SUBMUNITION DESIGN FOR A LOW-COST SMALL UAS COUNTER-SWARM MISSILE
Brophy, Christopher M.
Wright, Robert G.
Adams, Christopher A.
MetadataShow full item record
The emergence of high-performance, consumer-grade, and low-cost drones (under $1000), combined with artificial intelligence and low-cost computer processing power, has provided the tools and platforms on which to build drone swarms. In the context of recent weaponization of commercially available unmanned aerial systems such as quadcopters, these trends present two major challenges: the possibility of defenses getting overwhelmed and the large cost asymmetry between currently available defenses and the cost of these threats. Survivability methodology was used to study the susceptibility and vulnerability of threat vehicles. This analysis was then used to design and develop a submunition possessing a low-cost kill mechanism, such that multiple units could be delivered by a low-cost delivery vehicle. Vulnerability analysis revealed that a fouling mechanism would be highly effective and was therefore chosen as the kill mechanism. The submunition’s aerodynamics were modeled and used to develop a concept of operations involving the deployment of multiple submunitions from a single delivery vehicle. The kill mechanism, submunition, and delivery vehicle were manufactured using commercially available components and additive manufacturing. Experimental testing has demonstrated the viability of these designs and the ability to provide a defense against small UAS swarms with low-cost technologies.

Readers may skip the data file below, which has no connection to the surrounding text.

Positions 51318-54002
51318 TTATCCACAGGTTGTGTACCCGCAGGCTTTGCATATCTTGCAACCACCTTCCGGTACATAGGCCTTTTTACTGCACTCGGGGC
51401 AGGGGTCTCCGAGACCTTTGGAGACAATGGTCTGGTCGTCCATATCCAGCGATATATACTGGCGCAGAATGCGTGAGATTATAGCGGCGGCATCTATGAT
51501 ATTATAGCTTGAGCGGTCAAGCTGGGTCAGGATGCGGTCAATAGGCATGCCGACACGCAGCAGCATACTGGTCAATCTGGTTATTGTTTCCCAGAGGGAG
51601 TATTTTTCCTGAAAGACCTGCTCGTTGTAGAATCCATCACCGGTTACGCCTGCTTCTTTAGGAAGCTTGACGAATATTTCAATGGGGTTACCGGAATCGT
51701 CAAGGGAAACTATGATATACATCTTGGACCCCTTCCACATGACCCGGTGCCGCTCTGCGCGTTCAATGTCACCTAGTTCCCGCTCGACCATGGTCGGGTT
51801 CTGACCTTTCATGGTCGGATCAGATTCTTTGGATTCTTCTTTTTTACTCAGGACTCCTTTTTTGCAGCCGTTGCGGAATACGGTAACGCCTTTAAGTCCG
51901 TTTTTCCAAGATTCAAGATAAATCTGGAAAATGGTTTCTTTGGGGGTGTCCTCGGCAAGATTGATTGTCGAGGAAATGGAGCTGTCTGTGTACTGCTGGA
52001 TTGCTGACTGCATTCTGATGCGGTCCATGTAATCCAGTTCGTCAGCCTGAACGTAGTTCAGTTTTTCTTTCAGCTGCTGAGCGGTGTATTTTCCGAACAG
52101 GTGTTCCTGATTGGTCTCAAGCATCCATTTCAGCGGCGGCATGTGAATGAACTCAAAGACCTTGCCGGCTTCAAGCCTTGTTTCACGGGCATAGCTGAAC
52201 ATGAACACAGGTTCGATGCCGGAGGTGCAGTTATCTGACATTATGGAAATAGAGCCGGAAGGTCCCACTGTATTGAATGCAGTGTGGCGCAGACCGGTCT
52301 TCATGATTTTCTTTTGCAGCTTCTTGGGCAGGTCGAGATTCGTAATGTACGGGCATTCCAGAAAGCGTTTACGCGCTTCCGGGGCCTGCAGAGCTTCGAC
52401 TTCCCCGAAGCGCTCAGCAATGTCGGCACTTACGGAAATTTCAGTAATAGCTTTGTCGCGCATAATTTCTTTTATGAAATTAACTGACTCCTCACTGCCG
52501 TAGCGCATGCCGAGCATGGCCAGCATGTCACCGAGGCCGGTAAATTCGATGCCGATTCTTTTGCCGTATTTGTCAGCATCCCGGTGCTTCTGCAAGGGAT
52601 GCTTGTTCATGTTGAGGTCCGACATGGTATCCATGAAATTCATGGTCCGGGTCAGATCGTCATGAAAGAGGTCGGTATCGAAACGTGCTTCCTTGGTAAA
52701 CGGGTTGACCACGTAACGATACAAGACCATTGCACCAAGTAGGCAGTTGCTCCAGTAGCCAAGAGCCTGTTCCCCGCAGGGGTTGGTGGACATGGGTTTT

RightsCopyright is reserved by the copyright owner.
Showing items related by title, author, creator and subject.
Hall, Andrew B. (Monterey, California: Naval Postgraduate School, 2016);The Army and Air Force have interest in the development of a Joint Precision Aerial Delivery System (JPADS) that could remotely and accurately resupply dispersed and geographically isolated ground forces. The Marine Corps ...
Anantachaisilp, Farsai (Monterey, CA; Naval Postgraduate School, 2018);The primary objective of this research was to develop paste formulations to enable the fabrication of shape memory alloys (SMA) using low-cost additive manufacturing routes. We focused on determining which precursor ...
Adams, Charles E. (Monterey, California. Naval Postgraduate School, 1995);The virtual reality research at the Naval Postgraduate School has produced a simulation environment called NPSNET. NPSNET demonstrates that a real-time, interactive three-dimensional simulation system for multiple networked ...